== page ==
Publication: The CARMENES search for exoplanets around M dwarfs Photospheric parameters of target stars from high-resolution spectroscopy. II. Simultaneous multiwavelength range modeling of activity insensitive lines
Full text at PDC
Advisors (or tutors)
We present precise photospheric parameters of 282 M dwarfs determined from fitting the most recent version of PHOENIX models to high-resolution CARMENES spectra in the visible (0.52–0.96 µm) and NIR wavelength range (0.96–1.71 µm). With its aim to search for habitable planets around M dwarfs, several planets of different masses have been detected. The characterization of the target sample is important for the ability to derive and constrain the physical properties of any planetary systems that are detected. As a continuation of previous work in this context, we derived the fundamental stellar parameters effective temperature, surface gravity, and metallicity of the CARMENES M-dwarf targets from PHOENIX model fits using a χ^(2) method. We calculated updated PHOENIX stellar atmosphere models that include a new equation of state to especially account for spectral features of low-temperature stellar atmospheres as well as new atomic and molecular line lists. We show the importance of selecting magnetically insensitive lines for fitting to avoid effects of stellar activity in the line profiles. For the first time, we directly compare stellar parameters derived from multiwavelength range spectra, simultaneously observed for the same star. In comparison with literature values we show that fundamental parameters derived from visible spectra and visible and NIR spectra combined are in better agreement than those derived from the same spectra in the NIR alone.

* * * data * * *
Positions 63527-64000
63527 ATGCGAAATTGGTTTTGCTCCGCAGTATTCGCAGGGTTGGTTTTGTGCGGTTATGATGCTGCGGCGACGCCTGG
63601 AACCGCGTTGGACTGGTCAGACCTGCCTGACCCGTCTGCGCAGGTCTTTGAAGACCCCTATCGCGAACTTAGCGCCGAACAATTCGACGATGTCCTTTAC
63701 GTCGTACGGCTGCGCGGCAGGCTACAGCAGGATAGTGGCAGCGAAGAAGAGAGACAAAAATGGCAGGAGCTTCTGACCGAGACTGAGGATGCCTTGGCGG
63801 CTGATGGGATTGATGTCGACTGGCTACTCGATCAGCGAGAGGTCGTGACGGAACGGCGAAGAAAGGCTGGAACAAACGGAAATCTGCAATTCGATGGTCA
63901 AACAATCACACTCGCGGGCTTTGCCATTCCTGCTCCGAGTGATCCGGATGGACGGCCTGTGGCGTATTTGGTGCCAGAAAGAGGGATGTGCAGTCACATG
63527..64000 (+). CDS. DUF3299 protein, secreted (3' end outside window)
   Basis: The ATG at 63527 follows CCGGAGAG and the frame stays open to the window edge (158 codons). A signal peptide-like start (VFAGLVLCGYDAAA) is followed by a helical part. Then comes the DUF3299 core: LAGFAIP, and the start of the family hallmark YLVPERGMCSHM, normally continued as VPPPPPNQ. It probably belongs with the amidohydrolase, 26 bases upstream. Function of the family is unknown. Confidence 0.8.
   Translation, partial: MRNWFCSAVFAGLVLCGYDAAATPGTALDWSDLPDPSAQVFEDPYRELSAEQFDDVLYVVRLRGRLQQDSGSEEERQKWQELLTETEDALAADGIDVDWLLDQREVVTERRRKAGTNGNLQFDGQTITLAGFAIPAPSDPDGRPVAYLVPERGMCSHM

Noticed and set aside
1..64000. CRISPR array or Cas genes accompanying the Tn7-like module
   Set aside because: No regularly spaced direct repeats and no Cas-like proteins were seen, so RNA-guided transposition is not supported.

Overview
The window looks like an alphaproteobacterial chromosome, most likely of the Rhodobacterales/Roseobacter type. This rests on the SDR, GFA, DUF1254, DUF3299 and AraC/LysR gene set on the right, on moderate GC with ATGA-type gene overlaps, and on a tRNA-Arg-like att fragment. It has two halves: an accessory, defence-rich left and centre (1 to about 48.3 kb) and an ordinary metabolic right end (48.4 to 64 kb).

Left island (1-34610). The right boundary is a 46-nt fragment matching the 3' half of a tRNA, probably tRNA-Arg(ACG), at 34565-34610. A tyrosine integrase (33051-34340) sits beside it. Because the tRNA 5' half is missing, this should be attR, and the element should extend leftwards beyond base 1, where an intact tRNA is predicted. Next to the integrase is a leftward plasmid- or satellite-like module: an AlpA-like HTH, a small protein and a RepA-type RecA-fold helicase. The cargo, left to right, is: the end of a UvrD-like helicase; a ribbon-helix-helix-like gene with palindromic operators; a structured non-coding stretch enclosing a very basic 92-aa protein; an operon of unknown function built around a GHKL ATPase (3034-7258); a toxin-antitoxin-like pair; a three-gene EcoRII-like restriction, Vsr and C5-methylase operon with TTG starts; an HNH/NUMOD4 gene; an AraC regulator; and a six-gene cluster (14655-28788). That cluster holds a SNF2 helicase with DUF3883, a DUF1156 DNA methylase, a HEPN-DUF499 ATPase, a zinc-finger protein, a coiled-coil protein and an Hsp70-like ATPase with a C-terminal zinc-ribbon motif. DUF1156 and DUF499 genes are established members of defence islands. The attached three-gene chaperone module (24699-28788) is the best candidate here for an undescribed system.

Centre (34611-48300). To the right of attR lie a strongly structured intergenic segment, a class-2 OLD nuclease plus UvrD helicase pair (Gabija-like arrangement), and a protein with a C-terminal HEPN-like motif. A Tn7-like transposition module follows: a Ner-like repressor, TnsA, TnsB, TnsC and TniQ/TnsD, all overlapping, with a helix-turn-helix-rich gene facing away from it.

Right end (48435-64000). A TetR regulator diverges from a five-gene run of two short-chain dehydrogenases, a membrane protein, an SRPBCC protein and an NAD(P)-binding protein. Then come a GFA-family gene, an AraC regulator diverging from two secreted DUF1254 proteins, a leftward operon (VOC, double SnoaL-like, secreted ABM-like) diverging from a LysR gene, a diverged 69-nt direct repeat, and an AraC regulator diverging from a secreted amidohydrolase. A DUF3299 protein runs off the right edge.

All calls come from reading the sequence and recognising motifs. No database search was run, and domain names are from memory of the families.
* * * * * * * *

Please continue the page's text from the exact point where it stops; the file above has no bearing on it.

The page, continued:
© ESO 2019. Artículo firmado por 28 autores. We thank an anonymous referee for helpful comments that improved the quality of this paper. CARMENES is an instrument for the Centro Astronómico Hispano-Alemn de Calar Alto (CAHA, Almería, Spain). CARMENES is funded by the German Max-Planck-Gesellschaft (MPG), the Spanish Consejo Superior de Investigaciones Científicas (CSIC), the European Union through FEDER/ERF FICTS-2011-02 funds, and the members of the CARMENES Consortium (Max- Planck-Institut für Astronomie, Instituto de Astrofísica de Andalucía, Landessternwarte Königstuhl, Institut de Ciències de l’Espai, Insitut für Astrophysik Göttingen, Universidad Complutense de Madrid, Thüringer Landessternwarte Tautenburg, Instituto de Astrofísica de Canarias, Hamburger Sternwarte, Centro de Astrobiología, and Centro Astronómico Hispano- Alemán), with additional contributions by the Spanish Ministry of Economy, the German Science Foundation through the Major Research Instrumentation Programme, and DFG Research Unit FOR2544 “Blue Planets around Red Stars”, the Klaus Tschira Stiftung, the states of Baden-Württemberg and Niedersachsen, and by the Junta de Andalucía. This work is based on data from the CARMENES data archive at CAB (INTA-CSIC). We acknowledge financial support from the Agencia Estatal de Investigación of the Ministerio de Ciencia, Innovación y Universidades, and the European FEDER/ERF funds through projects AYA2018-84089, ESP2017-87676-C5-1-R, ESP2016-80435- C2-1-R, AYA2016-79425-C3-1/2/3-P, AYA2015-69350-C3-2-P, and the Centre of Excellence “Severo Ochoa” and “María de Maeztu” awards to the Instituto de Astrofísica de Canarias (SEV-2015-0548), Instituto de Astrofísica de Andalucía (SEV-2017-0709), and Centro de Astrobiología (MDM-2017-0737), and the Generalitat de Catalunya/CERCA programme. Some of the calculations presented here were performed at the RRZ of the Universität Hamburg, at the Höchstleistungs Rechenzentrum Nord (HLRN), and at the National Energy Research Supercomputer Center (NERSC), which is supported by the Office of Science of the U.S. Department of Energy under Contract No. DE-AC03- 76SF00098. We thank all these institutions for a generous allocation of computer time. P.H.H. gratefully acknowledges the support of NVIDIA Corporation with the donation of a Quadro P6000 GPU used in this research. This work has made use of the VALD database, operated at Uppsala University, the Institute of Astronomy RAS in Moscow, and the University of Vienna. This work has made use of data from the European Space Agency (ESA) mission Gaia (https://www.cosmos.esa.int/gaia), processed by the Gaia Data Processing and Analysis Consortium (DPAC, https://www.cosmos.esa.int/web/ gaia/dpac/consortium). Funding for the DPAC has been provided by national institutions, in particular the institutions participating in the Gaia Multilateral Agreement.